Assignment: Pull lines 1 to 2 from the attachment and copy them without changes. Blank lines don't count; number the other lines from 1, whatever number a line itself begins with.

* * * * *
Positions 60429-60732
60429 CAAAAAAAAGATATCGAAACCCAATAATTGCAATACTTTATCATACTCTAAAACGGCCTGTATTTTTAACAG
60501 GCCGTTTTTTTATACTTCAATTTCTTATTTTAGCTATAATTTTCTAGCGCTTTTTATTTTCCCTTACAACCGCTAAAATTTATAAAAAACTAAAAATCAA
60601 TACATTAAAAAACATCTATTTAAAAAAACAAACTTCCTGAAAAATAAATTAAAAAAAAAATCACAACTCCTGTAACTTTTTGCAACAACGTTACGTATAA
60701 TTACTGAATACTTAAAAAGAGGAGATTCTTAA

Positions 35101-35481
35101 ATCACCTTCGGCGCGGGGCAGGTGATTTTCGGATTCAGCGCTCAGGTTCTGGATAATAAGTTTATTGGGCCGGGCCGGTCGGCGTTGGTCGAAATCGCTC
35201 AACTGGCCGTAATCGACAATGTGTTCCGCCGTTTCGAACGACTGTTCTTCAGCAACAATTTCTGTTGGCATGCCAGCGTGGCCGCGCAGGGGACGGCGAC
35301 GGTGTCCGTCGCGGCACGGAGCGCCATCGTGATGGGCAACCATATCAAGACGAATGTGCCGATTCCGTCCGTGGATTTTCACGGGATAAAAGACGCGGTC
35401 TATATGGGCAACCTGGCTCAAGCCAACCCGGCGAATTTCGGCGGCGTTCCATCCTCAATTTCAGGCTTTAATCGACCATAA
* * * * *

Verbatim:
Positions 60429-60732
60429 CAAAAAAAAGATATCGAAACCCAATAATTGCAATACTTTATCATACTCTAAAACGGCCTGTATTTTTAACAG